Thursday found us on a country drive that wound us to the cottage Ron calls home at his daughter’s place. Spur of the moment, unplanned and spontaneous are so often the best kind of times. The stars are aligned and synchronicity slips us all into the places we are meant to be. We sat in the sunshine and talked about happenings in our lives now, and remembered good times passed. When our tummies growled a bit, we loaded up and hit the road for a bite of lunch in one of our favorite towns, LaConner. The three ‘old amigos’, daughter and grand ones, we shared a meal at a picnic table on the channel, enjoying more conversation with each other and a passerby or two. The comfort of an old friend combined with the newness of children was the perfect antidote to the news we are bombarded with these days. The salty air wafted up from the channel as boats, tiny skiffs and giant yachts glided through the water. Stacks of crab pots on the dock below and across the way reminded us of catching our limit in the waters off Guemes Island, when we thought days of cracking fresh cooked crab legs would never end.

Crab Pots on the dock…
The tourists love it, but LaConner is a working town…

Reminiscing the past is great, making plans for the future is wonderful, but being in the moment is best. As we get older and add more life experience to the encyclopedia of our souls, we truly know how precious these days are. Right now we might be masked up and six feet apart, but we are close in heart and thankful for that!

~ LaConner Channel ~

Peace. Love. Amen.

Happy Birthday, Dad~

My Dad ~

Today my dad turns 88. Raymond Lawson. Son. Dad. Grandpa. Great~Grandpa and husband to my mom. A lot of tags and each one is filled with such love and devotion it’s like a well that never runs dry.

Dad, Grandpa Russ & Me ~

I am the first of four kids, who came in stairsteps every year and a half. There are so many stories of growing up on twenty acres at the bottom of Bunk Foss Road. Our house was up a long gravel driveway , nestled in tall cedars. I remember the four of us, lined up on the davenport, in front of our big picture window, dad helping us into our socks and shoes. First he would roll up the stocking and slip it over our foot, running his hand along to make sure there weren’t any wrinkles. Then he opened the laces wide and slid our stockinged foot into the shoe, and starting at the bottom, pulled the laces tight until at the top, he took the little bunny around the tree and tied the perfect bow. “Is that too tight?” “No, Daddy, just right.”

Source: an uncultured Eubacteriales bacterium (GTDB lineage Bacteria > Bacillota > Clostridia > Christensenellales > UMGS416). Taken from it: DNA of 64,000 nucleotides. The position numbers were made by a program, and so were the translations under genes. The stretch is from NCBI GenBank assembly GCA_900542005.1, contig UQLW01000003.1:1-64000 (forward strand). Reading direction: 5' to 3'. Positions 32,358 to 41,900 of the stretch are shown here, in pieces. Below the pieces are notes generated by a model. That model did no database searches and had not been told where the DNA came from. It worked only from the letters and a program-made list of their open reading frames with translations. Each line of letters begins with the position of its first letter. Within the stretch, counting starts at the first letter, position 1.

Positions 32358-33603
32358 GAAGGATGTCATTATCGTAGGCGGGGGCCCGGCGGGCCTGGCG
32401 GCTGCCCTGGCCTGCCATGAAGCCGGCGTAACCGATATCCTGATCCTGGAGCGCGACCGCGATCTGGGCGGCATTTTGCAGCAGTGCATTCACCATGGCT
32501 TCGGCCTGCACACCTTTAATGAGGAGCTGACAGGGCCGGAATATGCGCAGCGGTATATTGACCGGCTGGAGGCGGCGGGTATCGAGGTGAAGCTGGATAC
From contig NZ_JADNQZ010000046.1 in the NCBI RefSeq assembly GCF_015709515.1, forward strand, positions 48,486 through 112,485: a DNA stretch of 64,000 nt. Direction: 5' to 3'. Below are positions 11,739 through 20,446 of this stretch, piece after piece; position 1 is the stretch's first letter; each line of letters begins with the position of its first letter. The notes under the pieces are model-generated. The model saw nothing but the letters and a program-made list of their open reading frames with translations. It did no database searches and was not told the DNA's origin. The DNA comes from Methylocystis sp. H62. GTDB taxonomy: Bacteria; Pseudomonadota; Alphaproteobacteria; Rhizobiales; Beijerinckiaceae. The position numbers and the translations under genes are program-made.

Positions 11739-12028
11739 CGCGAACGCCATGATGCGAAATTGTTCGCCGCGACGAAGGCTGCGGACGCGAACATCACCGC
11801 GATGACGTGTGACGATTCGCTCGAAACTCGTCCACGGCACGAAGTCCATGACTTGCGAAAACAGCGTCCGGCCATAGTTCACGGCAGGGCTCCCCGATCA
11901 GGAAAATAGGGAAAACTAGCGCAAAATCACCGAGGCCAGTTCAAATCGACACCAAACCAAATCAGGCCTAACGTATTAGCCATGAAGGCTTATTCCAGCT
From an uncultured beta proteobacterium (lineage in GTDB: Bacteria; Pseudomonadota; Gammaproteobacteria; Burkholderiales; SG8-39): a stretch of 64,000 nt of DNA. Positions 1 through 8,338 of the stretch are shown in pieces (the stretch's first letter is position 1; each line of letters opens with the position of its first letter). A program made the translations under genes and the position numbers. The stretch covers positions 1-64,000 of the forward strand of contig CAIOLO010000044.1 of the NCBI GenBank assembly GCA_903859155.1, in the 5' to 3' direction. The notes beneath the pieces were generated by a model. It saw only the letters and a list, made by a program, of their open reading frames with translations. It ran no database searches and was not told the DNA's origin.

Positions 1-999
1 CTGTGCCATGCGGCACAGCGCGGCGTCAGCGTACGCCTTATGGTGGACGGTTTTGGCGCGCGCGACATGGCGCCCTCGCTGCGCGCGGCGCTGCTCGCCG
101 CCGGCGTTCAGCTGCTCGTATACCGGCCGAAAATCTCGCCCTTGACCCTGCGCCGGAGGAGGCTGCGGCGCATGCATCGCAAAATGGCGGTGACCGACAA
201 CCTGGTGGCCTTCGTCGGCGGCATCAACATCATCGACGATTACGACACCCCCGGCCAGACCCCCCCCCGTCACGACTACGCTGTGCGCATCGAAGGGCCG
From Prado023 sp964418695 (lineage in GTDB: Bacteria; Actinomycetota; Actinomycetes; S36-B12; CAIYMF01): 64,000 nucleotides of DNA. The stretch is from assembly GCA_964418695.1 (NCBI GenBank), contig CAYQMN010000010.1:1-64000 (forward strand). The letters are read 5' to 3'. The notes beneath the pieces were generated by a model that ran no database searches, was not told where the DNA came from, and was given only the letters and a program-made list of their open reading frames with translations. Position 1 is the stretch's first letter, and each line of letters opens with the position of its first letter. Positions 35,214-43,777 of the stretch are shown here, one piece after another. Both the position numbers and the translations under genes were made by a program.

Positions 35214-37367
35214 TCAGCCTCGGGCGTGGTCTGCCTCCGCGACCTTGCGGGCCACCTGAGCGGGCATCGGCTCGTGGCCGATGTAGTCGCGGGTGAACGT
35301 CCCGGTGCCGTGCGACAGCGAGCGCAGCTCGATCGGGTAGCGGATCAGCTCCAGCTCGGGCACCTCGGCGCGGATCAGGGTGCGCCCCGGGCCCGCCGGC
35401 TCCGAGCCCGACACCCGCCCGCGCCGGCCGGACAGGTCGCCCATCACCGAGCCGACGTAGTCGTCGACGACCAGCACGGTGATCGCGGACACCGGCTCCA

There is a picture in my mind’s eye of the four of us, again, lined up on the davenport, this time on our knees looking out the big glass window. We were waiting for snow, dad was puttering around the yard. I see him putting out his gloved hand to catch the first flake, a grin on his face, knowing how excited we would all be. How many snowmen did he help us build? Like so many of our great times, too many to count.

Dad, baby Mike & Me ~

My dad and I loved to explore the back roads. He knew where there might be a treasure to be found at an abandoned homestead. We’d park along the road, hike through salmon berry bushes that fought to keep us out and then come to a clearing. Sometimes remnants of a house still stood, sometimes just a pile of mossy boards and a flowering quince marked the spot. We never found a pot of gold, but we did find an old coffee pot, which my mom spray painted gold, so I think that counts.

Dad taught me to drive on those same backroads. The clutch was an interesting aspect of the ordeal! It’s a wonder we didn’t end up with permanent whiplash from the jerking, starting, stopping, killing the motor on that cherry red ’63 Impala, but we survived. He was patient, “Let out on the clutch, as you press on the gas…slowly…good…” Thanks to my dad, I am a pretty good driver, I know all the backroads and a road trip is still my favorite vacation.

I grew up, got married, and had kids of my own. So many of the lessons learned from my dad have helped me in my parenting. Loving patience, kindness and understanding are the building blocks he shared with me. His grandchildren have given me grandchildren and I was so proud when they invited him to be their guest at their elementary school’s Veteran’s Day assembly. He spoke of his days as a sergeant in the motor pool while serving in the army. He has told me about being so homesick when he did his basic training in San Luis Obispo and about building a box while stationed in Korea to send a fishing pole home for his dad. Once he missed a plane for R & R in Japan. The plane went down en route. He says, “Boy were my buddies shocked when I came back to camp. They thought I was a ghost!” How thankful am I that he missed that plane!